Monday, March 12, 2018

Black Cross Part One

Black Cross
written and illustrated by Chris Warner
Dark Horse comics, January 1988
Part One

'Black Cross' debuted in the July, 1986 issue of Dark Horse Presents (DHP), the newly formed comic company's monthly 'sampler' title that provided serialized material from franchised (Aliens) and creator-owned (Concrete, Mr Monster, The Masque) properties. 

Succeeding installments in the series dribbled out over the course of ensuing issues, as Warner juggled efforts on the strip with his duties on other Dark Horse properties. In January 1988 Dark Horse took all the DHP material and packaged it into one black-and-white comic, titled 'Black Cross'.

Over the ensuing thirty -odd years, Mark Warner indicated that the title was (at one point in the late 80s) in development as a possible feature film. He also hinted at publishing a mini-series titled 'Black Cross: My War', but this never came to fruition. In 1997, Warner published a one-shot color comic, titled 'Black Cross: Dirty Work', that built off of yet more serialized material, but since then, the franchise has been defunct.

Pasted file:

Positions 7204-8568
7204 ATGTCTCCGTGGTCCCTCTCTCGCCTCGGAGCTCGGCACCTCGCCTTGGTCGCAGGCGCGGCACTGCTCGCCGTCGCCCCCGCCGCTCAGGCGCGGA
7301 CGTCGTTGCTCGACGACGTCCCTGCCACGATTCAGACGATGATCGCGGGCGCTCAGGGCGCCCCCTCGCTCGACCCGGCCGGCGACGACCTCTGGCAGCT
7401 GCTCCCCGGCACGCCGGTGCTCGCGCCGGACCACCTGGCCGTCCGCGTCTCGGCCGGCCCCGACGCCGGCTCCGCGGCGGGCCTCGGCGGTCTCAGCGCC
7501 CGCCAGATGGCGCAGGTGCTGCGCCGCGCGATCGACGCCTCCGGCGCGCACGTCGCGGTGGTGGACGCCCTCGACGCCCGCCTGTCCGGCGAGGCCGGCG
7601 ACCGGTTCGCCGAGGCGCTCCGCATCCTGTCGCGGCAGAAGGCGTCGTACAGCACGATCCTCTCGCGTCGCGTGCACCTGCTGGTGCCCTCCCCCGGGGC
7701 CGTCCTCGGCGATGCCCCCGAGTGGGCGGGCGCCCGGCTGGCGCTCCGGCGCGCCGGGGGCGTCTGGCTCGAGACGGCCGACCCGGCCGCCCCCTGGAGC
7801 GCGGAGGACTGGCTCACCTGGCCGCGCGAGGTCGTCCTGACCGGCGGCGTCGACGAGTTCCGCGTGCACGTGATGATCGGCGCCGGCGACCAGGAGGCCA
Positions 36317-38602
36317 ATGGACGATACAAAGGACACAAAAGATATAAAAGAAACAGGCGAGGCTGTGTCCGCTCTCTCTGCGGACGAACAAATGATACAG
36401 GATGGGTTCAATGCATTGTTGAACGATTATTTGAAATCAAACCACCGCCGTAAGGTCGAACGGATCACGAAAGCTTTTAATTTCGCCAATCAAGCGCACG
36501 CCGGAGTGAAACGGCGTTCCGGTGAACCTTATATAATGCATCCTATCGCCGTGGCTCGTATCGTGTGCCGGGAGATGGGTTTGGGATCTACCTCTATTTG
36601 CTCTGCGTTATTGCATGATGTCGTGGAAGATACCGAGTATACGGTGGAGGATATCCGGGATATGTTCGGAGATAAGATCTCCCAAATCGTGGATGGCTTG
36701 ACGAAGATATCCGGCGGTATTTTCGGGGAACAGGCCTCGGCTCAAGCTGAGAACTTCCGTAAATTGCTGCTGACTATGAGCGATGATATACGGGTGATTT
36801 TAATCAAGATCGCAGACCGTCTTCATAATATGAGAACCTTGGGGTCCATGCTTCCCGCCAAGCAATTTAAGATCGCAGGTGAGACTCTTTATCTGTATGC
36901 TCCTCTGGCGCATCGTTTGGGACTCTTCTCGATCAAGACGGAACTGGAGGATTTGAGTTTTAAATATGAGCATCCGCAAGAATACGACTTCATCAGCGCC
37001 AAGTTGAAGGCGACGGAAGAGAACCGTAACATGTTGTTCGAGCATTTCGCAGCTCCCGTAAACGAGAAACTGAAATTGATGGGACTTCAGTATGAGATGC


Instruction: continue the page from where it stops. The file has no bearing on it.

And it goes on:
'Black Cross' is set in a near-future USA where the breakdown of the social and political orders has left the country divided into 'zones'; some of these are controlled by the authoritarian provisional government, and others are 'black' zones: free-for-all landscapes where anything goes, and life expectancy is severely curtailed. 

As the series opens, veteran NCO Sgt Conrad (his first name is not disclosed) is assigned to join a team of commandos on an excursion into a black zone. Troubled by the atrocities he has witnessed - and likely participated in - during combat in Honduras, Conrad finds himself forced to make difficult choices when the actions of the commando team cross the line between military operations and killing for the sake of killing.........

'Black Cross' features some very good black-and-white artwork. The plot is communicated through Warner's (admittedly) overly wordy speech balloons, these being necessary to keep the storyline coherent for a serialized presentation. The comic offers some genuine 80s nostalgia due to its being suffused with the kind of macho sensibility that permeated Arnold Schwarzenegger films like Commando and Predator.

I'm posting the complete comic in two consecutive parts. Part one is below.

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